Catholic Husband

Love / Lead / Serve


In vitro fertilization is back in the news. The Alabama Supreme Court in recent weeks issued a ruling that recognized frozen embryos stored for use in IVF were accorded the rights of personhood under the law. Politicians on both sides of the aisle latched onto this political football, with everyone praising what they consider to be the essential good of IVF as an answer to a couple’s desire to have a child. Regrettably, they’re still wrong on the ethics and on the facts.

No one has a right to another person. This is a foundational principle that we wield to battle, in law and life, the evils of slavery, racism, sex trafficking, torture, and kidnapping. Every person is worthy of dignity and protection simply because they exist as a human person. The human body is a complex organism, a delicate machine with millions of parts, intricately functioning to maintain life. Human reproduction requires not one, but two people to achieve success. There’s dysfunction in every body, and some couples may not be able to have children due to these dysfunctions.

Thankfully, there are ethical medical solutions to these dysfunctions, but far too many are counseled that their solution and savior is IVF. The strong emotional response to the loss of fertility drives these couples to make the emotional, and destructively wrong, decision to use IVF.

IVF is morally wrong because, in every step of the process, it violates the basic dignity of the human person. It first promotes the philosophy that one person has a right to another. It intentionally creates multiple children through fertilization, with full knowledge that most of those embryos will be discarded. These fertilized eggs have a complete, unique DNA sequence. They have the essential blueprint that, given adequate hydration, nutrition, and shelter, would develop through all stages of life. They are human persons, like you or me, simply at a different stage of development.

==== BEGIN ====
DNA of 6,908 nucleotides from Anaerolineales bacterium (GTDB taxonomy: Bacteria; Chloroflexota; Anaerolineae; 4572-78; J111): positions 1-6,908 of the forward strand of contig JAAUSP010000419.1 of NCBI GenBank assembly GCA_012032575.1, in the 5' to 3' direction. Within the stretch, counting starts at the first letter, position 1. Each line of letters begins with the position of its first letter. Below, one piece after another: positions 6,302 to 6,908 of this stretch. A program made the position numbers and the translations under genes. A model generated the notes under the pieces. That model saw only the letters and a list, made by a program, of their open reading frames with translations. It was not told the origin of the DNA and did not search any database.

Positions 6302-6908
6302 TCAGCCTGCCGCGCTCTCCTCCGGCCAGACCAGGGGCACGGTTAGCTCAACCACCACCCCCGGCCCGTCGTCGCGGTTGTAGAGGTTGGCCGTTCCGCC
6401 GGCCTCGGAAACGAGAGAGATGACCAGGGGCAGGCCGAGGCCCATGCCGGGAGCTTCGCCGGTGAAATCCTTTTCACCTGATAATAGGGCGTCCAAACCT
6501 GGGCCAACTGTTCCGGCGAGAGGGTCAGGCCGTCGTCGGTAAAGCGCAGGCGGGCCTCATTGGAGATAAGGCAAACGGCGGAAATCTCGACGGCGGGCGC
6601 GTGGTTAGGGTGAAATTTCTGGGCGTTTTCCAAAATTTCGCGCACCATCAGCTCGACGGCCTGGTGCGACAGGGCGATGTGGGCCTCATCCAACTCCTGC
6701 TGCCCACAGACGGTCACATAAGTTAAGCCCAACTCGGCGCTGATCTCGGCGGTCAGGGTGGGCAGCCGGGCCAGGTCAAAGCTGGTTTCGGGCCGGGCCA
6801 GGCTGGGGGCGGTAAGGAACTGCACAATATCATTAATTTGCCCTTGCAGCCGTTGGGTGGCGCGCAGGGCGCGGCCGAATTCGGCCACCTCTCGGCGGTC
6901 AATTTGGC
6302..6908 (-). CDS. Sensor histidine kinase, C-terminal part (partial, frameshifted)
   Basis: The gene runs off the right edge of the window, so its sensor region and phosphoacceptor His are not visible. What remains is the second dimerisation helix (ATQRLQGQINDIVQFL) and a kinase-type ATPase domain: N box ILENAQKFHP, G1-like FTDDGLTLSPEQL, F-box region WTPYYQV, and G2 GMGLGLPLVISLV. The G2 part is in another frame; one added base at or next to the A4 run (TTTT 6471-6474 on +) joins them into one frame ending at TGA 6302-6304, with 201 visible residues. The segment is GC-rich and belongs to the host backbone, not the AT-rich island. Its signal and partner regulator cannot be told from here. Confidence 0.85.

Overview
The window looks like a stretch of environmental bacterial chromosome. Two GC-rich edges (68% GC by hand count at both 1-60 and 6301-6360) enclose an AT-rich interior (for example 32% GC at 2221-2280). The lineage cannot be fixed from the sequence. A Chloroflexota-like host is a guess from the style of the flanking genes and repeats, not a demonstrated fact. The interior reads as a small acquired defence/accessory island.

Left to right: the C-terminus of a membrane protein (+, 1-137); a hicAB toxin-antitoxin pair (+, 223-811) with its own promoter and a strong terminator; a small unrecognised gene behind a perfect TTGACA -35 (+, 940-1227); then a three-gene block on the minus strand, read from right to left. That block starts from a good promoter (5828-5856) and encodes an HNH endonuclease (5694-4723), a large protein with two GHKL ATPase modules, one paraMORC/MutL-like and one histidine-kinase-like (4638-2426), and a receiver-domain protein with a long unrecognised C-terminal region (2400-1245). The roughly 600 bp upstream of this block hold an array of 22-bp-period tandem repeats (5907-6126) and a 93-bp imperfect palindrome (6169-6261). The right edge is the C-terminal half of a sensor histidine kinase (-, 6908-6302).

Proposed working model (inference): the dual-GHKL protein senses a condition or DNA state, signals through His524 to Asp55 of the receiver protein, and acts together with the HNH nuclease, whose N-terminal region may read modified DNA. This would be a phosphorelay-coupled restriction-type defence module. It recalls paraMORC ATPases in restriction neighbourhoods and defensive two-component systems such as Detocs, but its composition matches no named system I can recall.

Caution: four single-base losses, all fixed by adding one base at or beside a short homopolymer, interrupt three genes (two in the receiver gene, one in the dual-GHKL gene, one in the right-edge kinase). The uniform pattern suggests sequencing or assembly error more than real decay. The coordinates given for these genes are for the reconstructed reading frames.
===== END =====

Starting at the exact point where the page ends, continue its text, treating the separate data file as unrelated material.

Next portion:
IVF wrongfully deprives the child of the inherent right to be created through an act of mutual love by one’s parents. Instead, they are crafted in a sterile lab by an anonymous technician they will never meet. Once created, the embryos, a scientific term that simply refers to the earliest stage of human development, are frozen. Held in suspense, not permitted to die a natural death, they remain in this metaphysical hell until a scientist deigns to implant them in their mother’s womb.

Many embryos are implanted during the procedure with the hopes that just one of them will result in pregnancy. IVF has a dreadful success rate, meaning that even if a pregnancy is achieved, some number greater than one of these embryos dies in the process. One life created, built on the destruction of untold others.

Emotions are an important part of the human psyche, but they’re also deeply flawed and often wrong. Turning the desire of wanting to have a family into a scorched earth quest to achieve pregnancy at any cost distorts the “essential good” that IVF feigns to offer. It’s akin to a loving father wanting to keep his children safe, so he never lets them leave the house. That’s not love; that’s prison.

We have so much work to do in order to build a culture of life. That’s especially true in these days when it’s a true challenge to convince most of the electorate that there should be some, any limits to abortion. Many of the referendums passed in the days since Dobbs have resulted in even fewer restrictions on abortion than Roe. Parental consent, alternate counseling, doors wide enough for emergency medical equipment to pass through, and physician credentialing are all barriers to abortion too high under the law. If a physician in any other discipline practiced medicine without these basic safeguards, they’d lose their license, be the piñata of the trial bar, and likely jailed.

Despite this challenging work, we can never equivocate because that is the nature of ethics; they are unchanging. No one has a right to possess another person, and no one has the right to kill another person.